Ever have a hunch?
You suspect (or feel you know) something that you don’t really have a solid basis to ‘know’. A conclusion that your mind has come to all on its own that ‘feels correct’ but you can’t show a logical chain of deduction to arrive at.
Generally we believe that at some level we’ve collected enough data that some part of our mind can make an ‘educated guess’ at an answer to whatever the question might be. What causes something, who did something, why something happened – whatever the question du jour might be.
Well now we find that the web has hunches too . . . and that’s bad for a number of reasons.
A few years back I wrote a one page Christmas story for a community newspaper. In that story the early warning system protecting us from ballistic missile attack is given a way of tapping into the subconscious feelings of the population. A way of listening to the hunches of millions of people in the hopes that this might give it an edge on detecting any sneak attack happening before it gets too real to stop. And in that story the people tasked with being on guard are so close focused on the task at hand that they don’t realize that the missile tracks it shows are actually Santa heading out of the North Pole to millions of sleeping households on Christmas. And we come close to making a terrible mistake.
Recently I read a news article that shows something similar is happening. Sort of.
Here in Canada the news media can be banned from reporting on certain things for periods of time. We’d rather not have voters on the west coast know what voters in the east chose before the west has closed the voting booths. And courts regularly impose bans to protect the innocent from exposure and the trial process from being corrupted. Even after a court case is done the ban may stay in place if it might expose a child / youth victim to unfair public scrutiny.
Apparently that’s now not good enough anymore.
If enough people suspect someone of being involved and they go to their favorite search engine and type that person’s name and the crime into the search box then the search algorithm will take that into account in the results it provides to later searchers. And those search results will then show the crime reports in the search results for that person’s name.
Let’s say there’s a child molestation case involving a primary school. A popular teacher is being charged with sexual interference with a number of children. Let’s say their name is X. Because of the children the court will ban reporting X’s name and possibly the name of the school as well.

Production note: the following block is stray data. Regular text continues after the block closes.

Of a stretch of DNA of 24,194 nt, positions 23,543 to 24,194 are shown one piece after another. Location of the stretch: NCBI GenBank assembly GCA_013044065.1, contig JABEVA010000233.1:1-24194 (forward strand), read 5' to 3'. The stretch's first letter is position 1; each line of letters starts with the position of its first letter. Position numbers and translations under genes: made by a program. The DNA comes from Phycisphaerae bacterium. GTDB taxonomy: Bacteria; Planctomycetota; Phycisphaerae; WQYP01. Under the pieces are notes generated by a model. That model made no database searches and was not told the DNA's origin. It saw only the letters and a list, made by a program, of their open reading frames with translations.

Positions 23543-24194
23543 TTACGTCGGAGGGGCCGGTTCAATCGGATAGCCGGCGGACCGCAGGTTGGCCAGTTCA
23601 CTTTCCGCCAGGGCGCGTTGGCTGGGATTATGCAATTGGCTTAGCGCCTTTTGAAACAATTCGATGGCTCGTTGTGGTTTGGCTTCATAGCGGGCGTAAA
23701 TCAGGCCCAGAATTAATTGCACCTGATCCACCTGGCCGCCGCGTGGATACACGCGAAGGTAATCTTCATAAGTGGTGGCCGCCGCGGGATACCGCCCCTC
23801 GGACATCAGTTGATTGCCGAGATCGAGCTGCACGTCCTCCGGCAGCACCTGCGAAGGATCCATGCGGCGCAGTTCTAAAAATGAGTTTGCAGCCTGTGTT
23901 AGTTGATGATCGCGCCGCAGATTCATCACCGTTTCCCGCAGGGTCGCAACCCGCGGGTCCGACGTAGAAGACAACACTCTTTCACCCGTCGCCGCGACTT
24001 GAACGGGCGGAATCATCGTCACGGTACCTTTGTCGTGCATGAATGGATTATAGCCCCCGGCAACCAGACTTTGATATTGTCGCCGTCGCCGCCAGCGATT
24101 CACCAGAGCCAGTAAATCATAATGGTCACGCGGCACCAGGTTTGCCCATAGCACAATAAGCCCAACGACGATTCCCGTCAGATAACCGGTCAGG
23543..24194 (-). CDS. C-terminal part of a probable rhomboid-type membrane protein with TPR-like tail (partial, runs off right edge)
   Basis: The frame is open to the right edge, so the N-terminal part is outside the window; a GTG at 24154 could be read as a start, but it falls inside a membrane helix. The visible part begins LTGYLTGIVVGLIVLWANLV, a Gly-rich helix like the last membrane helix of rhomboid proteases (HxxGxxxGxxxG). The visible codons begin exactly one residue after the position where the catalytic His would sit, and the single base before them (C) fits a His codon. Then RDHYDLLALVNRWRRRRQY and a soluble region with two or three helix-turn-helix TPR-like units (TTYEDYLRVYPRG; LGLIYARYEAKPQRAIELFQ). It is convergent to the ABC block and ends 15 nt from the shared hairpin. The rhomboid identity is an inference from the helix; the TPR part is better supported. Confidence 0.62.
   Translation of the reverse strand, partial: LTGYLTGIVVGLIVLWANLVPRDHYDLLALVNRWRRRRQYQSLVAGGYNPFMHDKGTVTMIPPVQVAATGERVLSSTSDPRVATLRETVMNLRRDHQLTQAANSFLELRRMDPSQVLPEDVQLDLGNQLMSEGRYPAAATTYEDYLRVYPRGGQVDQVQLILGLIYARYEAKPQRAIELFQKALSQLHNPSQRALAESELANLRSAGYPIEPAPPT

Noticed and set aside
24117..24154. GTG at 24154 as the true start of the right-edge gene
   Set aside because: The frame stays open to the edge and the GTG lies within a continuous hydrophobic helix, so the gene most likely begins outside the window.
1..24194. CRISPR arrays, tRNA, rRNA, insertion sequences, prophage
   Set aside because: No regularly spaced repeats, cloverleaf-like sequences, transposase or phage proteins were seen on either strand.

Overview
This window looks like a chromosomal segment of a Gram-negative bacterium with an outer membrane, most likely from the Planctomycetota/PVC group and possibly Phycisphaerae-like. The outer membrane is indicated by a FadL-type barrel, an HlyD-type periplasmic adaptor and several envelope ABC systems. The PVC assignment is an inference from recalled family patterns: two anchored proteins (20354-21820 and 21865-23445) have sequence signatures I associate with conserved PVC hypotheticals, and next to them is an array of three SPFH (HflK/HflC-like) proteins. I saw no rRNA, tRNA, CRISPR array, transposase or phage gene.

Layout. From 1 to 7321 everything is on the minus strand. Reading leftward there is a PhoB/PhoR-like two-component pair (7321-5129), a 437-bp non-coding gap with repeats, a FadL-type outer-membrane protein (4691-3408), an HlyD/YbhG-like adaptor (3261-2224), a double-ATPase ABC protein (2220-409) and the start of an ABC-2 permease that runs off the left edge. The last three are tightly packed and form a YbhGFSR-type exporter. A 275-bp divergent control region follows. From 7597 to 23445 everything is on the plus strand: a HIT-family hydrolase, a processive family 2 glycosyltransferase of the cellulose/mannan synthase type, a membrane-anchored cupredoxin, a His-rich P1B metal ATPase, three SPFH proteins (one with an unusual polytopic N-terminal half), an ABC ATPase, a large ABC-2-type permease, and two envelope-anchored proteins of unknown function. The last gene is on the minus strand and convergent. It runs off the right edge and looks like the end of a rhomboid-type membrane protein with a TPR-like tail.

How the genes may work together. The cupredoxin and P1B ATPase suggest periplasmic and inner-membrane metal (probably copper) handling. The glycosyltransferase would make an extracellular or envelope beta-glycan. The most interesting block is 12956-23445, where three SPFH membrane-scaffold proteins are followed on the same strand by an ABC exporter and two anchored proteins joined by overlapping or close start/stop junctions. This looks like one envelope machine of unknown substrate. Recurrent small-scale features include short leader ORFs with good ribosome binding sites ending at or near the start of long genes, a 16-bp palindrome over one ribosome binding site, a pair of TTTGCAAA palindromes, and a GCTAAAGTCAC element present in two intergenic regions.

Let’s say the news story breaks on the weekend, a Saturday. Only those directly involved know the particulars. Some parents might tell other parents, friends and relatives what they know but they aren’t media outlets publishing anything that violates the ban. But word gets around and curious people more removed from the case are getting rumors. And being curious they go to the web to find out more.
Initially a search of X’s name alone won’t yield results that link to the crime but by Monday a lot of people are searching for news reports using the crime and X’s name. After many thousands of searches like that the search engine has noticed that these two items are linked together. So by the end of the week someone searching using just X’s name will see reports of the crime appearing in the result lists. Even though none of the news reports linked to will not have X’s name anywhere in them.
As the report points out the same linkage can also take place for the names of victims if enough search attempts linking them are fed into the search engine.
Whether this is a fixable problem is debatable. In Europe they forced Google to alter it’s search results to ‘forget’ about someone’s past. There are other ramifications as well . . .
There is a small industry out there that makes a living helping people recover their ‘good name’ after some reputational damage.
Let’s say you were X in the above case. Furthermore let’s say you were found to be innocent but because you had been charged and the search engines are associating your name with the case your reputation is damaged badly. What can you do?
If you can afford it you can hire one these firms to help repair that. They will go through a process of flooding the web with ‘good things’ about you. Eventually these instances of good will push the instances of bad way down the list of results so that they won’t appear in the first few pages. And since most people don’t keep digging past page 3 or 4 that works more or less.
It’s almost the same process that put X’s name in the results to begin with but in reverse. Then again if you wanted to destroy someone that same process can be used to damage a reputation as well. The more well known the target the more likely that salacious, speculative, rumors will result in this kind of damage. New tech makes for new opportunities and not all of them are desirable.